Shrink Rap

by Robert B. Parker

A Sunny Randall Novel

Melanie Joan Hall is a bestselling author in a bind. Her publisher needs her to tour on behalf of her newest blockbuster, and Melanie Joan needs a bodyguard-cum-escort to protect her from an overbearing ex-husband whose presence unnerves her to the point of hysteria. Sunny's cool demeanor, cop background, and P.I. smarts are an instant balm for the older woman. She begins to sense that Melanie Joan's ex—a psychotherapist—is not your basic stalker, and when an incident at a book signing leaves the ex bloodied and the author unconscious, it's clear the stakes are high. Deciding that the only way to crack the case is from the inside, Sunny enters therapy herself, only to discover some disturbing truths about herself...while putting her life on the line.

Gripping, nuanced, and filled with Parker's signature dialogue and psychological insight, Shrink Rap is a winner.


"Parker turns in his strongest mystery in years with Boston PI Sunny Randall's third focusing on an author's plight during her book tour, Parker writes about experiences close to his own, delivering sharp portraits of publishing types and fans...With layers of psychological revelation, plenty of action, the welcome return of Sunny's supporting crew...and as usual, prose as tight as a drumhead, this is grade-A Parker."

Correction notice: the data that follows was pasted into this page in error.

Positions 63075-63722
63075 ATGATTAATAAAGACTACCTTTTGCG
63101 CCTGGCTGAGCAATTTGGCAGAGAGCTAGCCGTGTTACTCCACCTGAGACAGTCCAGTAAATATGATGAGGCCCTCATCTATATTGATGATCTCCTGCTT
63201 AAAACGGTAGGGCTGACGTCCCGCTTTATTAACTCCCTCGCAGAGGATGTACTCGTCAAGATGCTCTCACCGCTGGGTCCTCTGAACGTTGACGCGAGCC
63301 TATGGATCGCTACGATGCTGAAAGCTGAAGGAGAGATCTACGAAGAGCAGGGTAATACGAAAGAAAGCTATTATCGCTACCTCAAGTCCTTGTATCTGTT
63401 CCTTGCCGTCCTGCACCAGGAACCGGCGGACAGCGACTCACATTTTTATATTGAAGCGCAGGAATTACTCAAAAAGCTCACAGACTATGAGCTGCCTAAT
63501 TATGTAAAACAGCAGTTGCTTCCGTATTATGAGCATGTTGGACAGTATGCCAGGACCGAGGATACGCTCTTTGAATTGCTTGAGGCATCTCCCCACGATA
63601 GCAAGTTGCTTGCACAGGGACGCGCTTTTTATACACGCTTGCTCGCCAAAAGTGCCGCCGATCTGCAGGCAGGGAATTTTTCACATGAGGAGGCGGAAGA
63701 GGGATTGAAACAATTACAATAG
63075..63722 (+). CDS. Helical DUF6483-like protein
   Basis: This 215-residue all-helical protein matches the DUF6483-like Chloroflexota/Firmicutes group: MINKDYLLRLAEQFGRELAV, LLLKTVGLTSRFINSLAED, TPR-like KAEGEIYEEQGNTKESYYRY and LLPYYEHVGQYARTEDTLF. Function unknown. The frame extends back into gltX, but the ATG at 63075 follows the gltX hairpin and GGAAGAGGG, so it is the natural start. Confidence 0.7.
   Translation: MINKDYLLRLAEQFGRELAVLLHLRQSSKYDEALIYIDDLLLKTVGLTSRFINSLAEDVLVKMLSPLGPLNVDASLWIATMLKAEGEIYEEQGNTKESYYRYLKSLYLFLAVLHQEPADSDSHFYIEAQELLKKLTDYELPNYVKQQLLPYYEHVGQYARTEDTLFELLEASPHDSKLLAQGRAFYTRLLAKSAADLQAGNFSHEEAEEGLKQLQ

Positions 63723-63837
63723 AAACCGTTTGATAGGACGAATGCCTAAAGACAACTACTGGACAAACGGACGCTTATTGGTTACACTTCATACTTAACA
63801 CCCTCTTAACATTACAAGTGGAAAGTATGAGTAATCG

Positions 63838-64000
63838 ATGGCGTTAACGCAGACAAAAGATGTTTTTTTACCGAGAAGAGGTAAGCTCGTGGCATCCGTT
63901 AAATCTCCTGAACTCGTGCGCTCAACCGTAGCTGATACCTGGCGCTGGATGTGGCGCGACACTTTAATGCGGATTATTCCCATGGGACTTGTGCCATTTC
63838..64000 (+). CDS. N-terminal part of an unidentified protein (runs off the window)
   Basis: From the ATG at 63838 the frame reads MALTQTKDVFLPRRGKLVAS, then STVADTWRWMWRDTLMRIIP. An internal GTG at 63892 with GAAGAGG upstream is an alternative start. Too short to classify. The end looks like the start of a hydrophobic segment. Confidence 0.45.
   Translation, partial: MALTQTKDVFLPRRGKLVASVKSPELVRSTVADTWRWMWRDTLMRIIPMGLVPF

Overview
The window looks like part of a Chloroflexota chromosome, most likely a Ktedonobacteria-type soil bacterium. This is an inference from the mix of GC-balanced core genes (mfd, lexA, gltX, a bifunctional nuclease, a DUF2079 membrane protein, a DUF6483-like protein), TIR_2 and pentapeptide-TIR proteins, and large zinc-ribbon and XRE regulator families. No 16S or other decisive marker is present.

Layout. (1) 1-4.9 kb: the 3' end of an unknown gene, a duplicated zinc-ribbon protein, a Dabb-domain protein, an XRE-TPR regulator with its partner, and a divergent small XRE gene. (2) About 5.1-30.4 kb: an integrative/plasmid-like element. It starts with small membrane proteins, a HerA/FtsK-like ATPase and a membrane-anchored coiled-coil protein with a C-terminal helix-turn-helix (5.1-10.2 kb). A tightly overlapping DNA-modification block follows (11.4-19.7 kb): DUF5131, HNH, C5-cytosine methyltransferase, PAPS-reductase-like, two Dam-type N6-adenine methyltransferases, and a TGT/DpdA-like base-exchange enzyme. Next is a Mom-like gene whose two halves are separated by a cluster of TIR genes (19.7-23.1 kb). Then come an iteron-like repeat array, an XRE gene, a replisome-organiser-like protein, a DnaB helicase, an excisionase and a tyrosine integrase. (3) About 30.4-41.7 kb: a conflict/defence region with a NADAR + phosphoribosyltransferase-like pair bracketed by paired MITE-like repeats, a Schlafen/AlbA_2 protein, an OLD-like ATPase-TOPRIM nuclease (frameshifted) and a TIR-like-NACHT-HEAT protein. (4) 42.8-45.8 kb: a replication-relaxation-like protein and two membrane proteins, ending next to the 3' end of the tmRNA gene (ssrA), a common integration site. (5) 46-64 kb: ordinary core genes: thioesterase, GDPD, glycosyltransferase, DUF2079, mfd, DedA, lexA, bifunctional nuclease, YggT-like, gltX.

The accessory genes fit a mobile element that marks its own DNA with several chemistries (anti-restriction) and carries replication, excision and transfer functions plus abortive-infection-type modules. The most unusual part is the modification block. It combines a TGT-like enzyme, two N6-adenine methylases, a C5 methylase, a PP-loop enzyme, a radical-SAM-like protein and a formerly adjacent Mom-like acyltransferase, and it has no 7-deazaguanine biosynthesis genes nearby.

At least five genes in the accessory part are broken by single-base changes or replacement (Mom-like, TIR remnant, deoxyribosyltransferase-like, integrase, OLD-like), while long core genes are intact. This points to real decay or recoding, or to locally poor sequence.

Publishers Weekly (starred)

"The title of Shrink Rap (Putnam, $24.95) is at once a witty reference to the substantive psychological themes in Robert B. Parker's third Sunny Randall novel and a flip disclaimer of any such serious intention. The smart plot has the Boston private eye on a national book tour with a best-selling author who is being stalked by her former husband, an unethical and possibly unhinged psychiatrist. The situation proves ideal for Parker's patented brand of knowing humor, yielding glossy snapshots of dithering book dealers, dollar-driven publishers and awe-struck fans, and one very nice full-length portrait of Melanie Joan Hall, a big-league author so shrewd about her career yet modest about her can't begrudge her her diamonds...Even at their lightest and brightest, the confidential exchanges between Sunny and her client are rich with insight into painful issues of marital control and emotional dominance."